HISTORY OF THE McCURDY FAMILY
The following family history was
submitted by Mrs. Roy McCurdy. It was written by her daughter Margaret,
now Mrs. Douglas Clarke of Calgary,
and it has been condensed for the paper.
Our family has been traced back to
Petheric McKirdy, or McCurdy as he spelled it later on, who escaped from
the Isle of Bute, Scotland with
his four brothers during a massacre which almost exterminated the name. These brother landed in 1666 on one of the rocky islands near the north
coast of Ireland. Not long after they traveled to mainland near the Giants' Causeway in County Antrim where they made their home. Petheric
married in 1667 Margaret Stewart, a relative of James 11 of Scotland. He died near the close of the 17th century leaving three sons James,
John and Daniel all of whom left numerous descendants. We follow his eldest son James and more particularly Daniel, the son of this James,
for the branch of the family concerning us.
This son Daniel McCurdy made his
home near Bellyhelly near Londonderry. His son Alexander, known as Alexander
the Pioneer, born in 1734 set out
for America in 1762 with his bride Jennet. They landed at Boston, and sailed for Windsor. As their shop sailed up the Avon River, they got
their first view of the new home. Unfortunately customs officers, on examining the cargo of the ship, discovered some smuggled goods on board and floated away all the cargo and the possessions of the luckless passengers. Alexander stayed three years in Windsor then moved to Londonderry, named by somebody, possibly Alex McCurdy, to commemorate this famous city of Ireland. Here he met the prominent settler James Flemming and also Mr. McLellan. Alexander soon decided to move on to Onslow, which he deemed to be a better place to settle. He attempted to persuade Mr. McLellan to abandon his inferior far land and accompany him to Onslow. But McLellan was adamant. McCurdy was reported to have exclaimed "McLellan! This is folly, this is folly." Time proved the fact; McLellan's farm was unproductive and he did not prosper. His place was referred to as 'McLellan's Folly' from which it easily became "Folly"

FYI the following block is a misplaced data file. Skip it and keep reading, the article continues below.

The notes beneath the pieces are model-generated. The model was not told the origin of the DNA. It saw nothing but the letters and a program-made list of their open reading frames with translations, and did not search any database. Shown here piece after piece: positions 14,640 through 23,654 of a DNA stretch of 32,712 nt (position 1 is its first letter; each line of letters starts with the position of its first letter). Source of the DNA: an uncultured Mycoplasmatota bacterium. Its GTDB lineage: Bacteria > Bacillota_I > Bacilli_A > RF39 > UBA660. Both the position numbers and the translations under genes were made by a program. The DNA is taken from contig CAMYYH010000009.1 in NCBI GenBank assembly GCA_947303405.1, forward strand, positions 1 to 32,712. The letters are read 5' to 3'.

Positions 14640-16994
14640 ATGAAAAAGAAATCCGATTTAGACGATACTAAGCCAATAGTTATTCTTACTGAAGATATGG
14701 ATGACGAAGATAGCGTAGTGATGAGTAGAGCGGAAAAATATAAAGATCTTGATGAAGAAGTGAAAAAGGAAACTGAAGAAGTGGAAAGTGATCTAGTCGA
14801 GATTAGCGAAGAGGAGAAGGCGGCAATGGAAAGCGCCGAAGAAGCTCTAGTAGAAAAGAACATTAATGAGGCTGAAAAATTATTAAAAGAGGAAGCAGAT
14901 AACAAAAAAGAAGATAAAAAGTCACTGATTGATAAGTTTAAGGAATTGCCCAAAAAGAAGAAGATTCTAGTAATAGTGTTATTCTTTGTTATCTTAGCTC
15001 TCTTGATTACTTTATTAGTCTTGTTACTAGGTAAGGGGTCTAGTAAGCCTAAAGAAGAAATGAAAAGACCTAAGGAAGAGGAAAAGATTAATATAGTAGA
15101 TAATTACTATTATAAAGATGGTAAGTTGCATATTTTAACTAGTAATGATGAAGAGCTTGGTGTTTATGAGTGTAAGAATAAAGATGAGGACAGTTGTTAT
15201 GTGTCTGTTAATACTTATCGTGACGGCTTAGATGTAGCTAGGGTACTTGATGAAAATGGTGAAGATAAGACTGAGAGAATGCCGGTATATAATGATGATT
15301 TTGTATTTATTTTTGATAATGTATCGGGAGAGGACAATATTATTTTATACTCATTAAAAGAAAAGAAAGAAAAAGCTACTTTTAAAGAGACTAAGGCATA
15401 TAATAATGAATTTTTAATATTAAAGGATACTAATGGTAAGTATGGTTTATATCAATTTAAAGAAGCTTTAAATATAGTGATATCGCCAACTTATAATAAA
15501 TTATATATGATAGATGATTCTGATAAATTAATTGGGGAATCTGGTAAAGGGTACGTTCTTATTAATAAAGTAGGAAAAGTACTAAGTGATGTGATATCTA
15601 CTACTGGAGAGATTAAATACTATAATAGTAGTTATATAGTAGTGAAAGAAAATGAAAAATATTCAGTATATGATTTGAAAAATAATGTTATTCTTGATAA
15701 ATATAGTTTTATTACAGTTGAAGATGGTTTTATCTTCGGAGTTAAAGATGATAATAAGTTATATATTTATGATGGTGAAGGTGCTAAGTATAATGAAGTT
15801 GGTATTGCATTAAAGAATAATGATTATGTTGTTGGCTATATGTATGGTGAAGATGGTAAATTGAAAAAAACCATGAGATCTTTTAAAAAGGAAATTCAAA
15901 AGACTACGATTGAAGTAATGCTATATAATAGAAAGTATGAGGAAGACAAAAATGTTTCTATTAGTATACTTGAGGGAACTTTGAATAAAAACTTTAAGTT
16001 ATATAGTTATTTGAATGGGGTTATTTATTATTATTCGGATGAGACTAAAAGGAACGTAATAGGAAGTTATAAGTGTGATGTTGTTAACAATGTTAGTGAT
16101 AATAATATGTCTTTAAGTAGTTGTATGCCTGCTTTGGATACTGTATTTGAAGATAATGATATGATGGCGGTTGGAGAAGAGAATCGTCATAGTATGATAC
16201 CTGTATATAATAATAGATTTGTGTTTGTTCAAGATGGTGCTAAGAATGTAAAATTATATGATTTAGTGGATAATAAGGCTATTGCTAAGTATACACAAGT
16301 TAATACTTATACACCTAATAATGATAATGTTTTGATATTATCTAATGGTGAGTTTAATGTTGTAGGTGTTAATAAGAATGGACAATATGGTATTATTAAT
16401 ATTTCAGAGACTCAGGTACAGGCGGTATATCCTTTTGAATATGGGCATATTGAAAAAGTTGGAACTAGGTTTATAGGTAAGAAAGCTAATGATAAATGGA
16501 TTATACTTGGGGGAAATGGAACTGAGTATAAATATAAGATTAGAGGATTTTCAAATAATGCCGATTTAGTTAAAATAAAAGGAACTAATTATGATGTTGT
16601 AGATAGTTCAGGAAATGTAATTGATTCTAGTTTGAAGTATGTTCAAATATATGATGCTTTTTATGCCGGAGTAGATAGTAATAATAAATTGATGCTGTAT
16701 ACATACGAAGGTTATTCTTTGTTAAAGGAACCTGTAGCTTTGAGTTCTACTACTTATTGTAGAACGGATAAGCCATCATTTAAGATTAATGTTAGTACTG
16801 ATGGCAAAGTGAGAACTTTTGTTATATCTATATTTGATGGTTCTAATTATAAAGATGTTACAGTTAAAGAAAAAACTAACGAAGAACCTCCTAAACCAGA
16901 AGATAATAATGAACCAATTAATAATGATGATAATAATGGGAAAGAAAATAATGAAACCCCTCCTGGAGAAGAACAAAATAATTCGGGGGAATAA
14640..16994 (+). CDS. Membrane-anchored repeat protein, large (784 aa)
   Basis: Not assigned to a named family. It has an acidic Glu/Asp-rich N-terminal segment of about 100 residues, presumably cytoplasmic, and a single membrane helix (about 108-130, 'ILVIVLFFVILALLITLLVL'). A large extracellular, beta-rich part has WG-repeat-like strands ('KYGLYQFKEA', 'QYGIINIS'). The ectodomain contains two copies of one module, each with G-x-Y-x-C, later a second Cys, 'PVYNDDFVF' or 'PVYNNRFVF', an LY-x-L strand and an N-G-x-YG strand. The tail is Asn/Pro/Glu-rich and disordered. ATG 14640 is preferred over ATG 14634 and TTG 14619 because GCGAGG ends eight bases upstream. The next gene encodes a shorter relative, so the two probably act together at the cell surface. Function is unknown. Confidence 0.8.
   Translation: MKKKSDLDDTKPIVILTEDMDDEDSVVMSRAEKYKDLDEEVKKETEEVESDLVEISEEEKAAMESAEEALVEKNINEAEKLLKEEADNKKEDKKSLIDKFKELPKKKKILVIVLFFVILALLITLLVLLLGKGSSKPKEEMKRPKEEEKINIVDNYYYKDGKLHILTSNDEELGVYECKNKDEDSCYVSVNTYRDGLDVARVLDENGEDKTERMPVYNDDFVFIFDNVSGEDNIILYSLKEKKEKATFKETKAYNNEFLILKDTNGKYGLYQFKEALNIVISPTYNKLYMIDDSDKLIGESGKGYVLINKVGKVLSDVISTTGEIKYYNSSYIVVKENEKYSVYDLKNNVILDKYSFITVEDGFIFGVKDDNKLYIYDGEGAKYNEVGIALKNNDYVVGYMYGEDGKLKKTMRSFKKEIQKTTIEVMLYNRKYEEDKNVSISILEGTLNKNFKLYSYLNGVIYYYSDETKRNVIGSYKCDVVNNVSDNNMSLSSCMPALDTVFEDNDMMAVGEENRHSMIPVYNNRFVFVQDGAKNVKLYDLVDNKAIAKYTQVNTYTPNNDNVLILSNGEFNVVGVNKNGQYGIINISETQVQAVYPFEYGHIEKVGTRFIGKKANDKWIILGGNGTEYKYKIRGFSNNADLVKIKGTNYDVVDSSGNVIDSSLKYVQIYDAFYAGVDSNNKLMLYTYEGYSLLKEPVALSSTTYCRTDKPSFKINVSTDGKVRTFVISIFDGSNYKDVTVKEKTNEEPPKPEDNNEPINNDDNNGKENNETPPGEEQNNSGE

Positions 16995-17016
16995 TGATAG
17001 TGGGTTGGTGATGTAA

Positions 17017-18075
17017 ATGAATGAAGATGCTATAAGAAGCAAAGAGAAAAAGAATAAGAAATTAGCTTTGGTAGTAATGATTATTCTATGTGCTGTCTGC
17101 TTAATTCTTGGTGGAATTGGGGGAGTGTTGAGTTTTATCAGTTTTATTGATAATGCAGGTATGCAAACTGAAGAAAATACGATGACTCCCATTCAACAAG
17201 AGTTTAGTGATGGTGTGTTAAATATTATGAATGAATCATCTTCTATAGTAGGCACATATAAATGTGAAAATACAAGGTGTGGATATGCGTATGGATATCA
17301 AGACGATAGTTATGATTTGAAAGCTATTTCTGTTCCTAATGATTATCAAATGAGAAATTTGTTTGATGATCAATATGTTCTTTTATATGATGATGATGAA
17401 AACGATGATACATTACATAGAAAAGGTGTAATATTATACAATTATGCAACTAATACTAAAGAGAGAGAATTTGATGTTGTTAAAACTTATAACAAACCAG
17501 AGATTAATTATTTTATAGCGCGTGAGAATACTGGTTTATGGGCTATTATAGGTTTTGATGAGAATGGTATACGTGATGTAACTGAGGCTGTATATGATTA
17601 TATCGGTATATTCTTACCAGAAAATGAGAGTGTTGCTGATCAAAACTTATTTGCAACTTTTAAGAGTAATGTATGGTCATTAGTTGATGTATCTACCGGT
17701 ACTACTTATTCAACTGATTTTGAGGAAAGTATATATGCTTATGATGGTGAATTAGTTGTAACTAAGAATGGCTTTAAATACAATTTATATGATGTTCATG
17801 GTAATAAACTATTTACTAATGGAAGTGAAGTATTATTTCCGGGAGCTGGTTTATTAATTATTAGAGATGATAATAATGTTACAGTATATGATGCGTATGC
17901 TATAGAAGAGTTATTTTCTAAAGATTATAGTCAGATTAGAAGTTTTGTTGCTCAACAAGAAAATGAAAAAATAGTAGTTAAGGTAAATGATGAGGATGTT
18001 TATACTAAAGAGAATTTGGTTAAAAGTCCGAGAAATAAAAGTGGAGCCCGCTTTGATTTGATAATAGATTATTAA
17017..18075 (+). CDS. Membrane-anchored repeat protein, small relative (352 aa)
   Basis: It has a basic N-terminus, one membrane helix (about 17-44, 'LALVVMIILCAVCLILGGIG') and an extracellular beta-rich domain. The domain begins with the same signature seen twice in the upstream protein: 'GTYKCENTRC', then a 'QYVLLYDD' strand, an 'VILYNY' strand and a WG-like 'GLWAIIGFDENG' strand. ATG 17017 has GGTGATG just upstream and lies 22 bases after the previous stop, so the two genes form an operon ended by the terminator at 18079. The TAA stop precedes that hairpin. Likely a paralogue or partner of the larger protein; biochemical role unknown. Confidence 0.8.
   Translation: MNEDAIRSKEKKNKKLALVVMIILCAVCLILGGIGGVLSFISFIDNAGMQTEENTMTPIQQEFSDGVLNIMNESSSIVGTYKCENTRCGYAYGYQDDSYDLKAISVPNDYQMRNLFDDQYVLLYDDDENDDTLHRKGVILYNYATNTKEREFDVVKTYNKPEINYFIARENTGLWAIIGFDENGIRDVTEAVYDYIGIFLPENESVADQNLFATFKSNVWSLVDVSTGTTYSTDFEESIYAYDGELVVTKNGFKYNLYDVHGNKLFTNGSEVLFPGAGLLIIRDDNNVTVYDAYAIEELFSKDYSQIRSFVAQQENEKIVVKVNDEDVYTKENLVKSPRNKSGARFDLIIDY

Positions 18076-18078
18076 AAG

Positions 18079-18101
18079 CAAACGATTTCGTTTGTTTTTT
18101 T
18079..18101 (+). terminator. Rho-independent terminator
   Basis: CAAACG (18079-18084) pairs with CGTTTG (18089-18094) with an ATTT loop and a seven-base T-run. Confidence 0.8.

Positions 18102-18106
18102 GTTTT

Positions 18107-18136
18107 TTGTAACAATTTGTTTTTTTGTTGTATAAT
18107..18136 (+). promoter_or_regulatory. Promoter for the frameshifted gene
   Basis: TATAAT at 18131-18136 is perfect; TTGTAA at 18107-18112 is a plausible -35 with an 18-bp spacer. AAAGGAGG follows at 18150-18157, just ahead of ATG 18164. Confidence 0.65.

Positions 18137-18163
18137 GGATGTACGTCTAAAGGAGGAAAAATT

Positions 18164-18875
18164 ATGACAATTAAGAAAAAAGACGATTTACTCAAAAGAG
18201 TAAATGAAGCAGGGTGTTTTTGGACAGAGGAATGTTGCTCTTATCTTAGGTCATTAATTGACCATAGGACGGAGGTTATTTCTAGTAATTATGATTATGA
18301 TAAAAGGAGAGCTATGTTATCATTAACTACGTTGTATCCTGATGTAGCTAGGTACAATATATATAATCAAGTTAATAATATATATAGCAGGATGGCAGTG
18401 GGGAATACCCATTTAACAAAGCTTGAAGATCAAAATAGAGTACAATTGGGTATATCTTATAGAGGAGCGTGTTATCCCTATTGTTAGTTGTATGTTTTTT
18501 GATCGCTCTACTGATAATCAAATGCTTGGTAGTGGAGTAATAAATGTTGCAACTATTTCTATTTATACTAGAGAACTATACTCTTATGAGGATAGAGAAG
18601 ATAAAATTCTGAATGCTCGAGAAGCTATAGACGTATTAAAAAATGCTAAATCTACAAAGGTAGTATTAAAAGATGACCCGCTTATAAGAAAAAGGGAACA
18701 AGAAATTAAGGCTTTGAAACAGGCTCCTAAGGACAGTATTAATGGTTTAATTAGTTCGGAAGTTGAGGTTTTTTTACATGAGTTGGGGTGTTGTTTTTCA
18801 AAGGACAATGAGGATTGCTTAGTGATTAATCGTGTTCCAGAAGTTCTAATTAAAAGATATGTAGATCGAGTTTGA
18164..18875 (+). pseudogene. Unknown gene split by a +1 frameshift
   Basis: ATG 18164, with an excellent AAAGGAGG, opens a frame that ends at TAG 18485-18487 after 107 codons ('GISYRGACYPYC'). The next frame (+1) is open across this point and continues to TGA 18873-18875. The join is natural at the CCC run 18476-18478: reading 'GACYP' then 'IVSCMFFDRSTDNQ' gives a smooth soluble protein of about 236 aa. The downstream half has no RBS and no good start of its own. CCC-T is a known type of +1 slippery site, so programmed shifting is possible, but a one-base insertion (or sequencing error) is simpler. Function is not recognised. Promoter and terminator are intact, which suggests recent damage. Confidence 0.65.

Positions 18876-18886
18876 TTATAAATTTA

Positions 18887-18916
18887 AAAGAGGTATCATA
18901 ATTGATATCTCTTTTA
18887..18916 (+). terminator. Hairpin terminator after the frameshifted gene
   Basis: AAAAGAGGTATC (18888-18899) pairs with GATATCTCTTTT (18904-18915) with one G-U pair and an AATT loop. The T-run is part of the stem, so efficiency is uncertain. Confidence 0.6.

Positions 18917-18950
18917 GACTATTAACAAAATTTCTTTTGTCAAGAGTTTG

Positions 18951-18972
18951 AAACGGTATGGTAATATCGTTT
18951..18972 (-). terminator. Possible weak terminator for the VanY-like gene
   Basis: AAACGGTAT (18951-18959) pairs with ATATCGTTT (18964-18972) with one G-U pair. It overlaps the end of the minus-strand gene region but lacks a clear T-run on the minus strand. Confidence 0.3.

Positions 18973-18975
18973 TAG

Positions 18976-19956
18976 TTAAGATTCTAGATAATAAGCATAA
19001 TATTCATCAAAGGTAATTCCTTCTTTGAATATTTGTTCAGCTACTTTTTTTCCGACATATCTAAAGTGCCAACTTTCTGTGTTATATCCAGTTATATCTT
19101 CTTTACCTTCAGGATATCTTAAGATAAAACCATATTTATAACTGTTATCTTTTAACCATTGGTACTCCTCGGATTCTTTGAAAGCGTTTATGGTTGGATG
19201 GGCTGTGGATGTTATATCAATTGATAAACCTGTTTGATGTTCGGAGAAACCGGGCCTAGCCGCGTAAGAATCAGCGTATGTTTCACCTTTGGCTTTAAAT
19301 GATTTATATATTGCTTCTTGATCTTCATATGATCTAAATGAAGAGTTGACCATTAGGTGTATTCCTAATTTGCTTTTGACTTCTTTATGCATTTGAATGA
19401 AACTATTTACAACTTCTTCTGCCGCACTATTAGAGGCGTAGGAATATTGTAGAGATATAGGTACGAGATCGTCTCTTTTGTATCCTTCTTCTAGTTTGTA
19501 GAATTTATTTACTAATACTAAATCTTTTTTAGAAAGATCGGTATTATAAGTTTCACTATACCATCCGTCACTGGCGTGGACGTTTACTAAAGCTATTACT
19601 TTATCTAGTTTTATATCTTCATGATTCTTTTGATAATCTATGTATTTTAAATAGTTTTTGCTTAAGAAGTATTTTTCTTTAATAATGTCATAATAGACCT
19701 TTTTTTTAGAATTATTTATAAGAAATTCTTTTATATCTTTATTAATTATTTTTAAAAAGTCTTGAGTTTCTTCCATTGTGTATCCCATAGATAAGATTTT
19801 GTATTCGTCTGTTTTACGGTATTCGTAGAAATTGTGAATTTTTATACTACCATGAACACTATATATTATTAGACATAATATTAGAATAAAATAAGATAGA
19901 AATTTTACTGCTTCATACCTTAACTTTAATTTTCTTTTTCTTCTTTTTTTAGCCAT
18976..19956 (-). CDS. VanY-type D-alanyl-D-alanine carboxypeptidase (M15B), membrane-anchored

Alex McCurdy and his family settled
in Onslow on a farm which was once the farm of an exiled Acadian.
This farm was owned by McCurdy
descendants until a few years ago. By virtue of his hard work, McCurdy soon owned 1500 acres of land. Also he took up a grant of land in
Musqodoboit. Alex McCurdy, the Pioneer died in 1808 at 74 years of age, and his wife in 1900. They ware buried Onslow. Alexander's farm
was then carried on by his sons James and Daniel. James married in 1788 and he and his wife had 7 girls and 7 boys. Of the 7 sons, two were
Presbyterian ministers, who studied at Pictou, and five were elder in the Presbyterian Church. These five sons never touched tobacco or
spirits. James McCurdy, while appearing severe, was a kind and delightful companion to those who knew him. He was strongly opposed to
the use of tobacco and spirits. Once a friend gave a packet of snuff, as a present for his wife. He quietly dropped it over the North River
Bridge and made no more mention of it. It was said the McCurdy, having seven sons, was the father of 42' feet of McCurdys' James McCurdy died
Alex McCurdy, fifth son of James,
was born in 1797. He married in 1821 and came to Musquodoboit in
1813 along with his brother James. They
chopped a field on the 300 acre lot in Musquodoboit. The lot made two farms, operated by these tow brothers for many years. Alex and his
eldest son were two of the first Charter member of the 'Rising Sun' division of the Sons of Temperance, begun in 1849. He used to tell of
an old lady who lived between the head waters of the Musquodoboit and St. Marys's River, 15 miles from any other house. This woman, returning
from Halifax with a 10 gallon keg of rum, stopped at McCurdy's for the night. In the morning as she was leaving, McCurdy remonstrated her
about the liquor, "Sometime it may be the cause of great harm'. As it turned out this same rum brought about the death of the old lady for she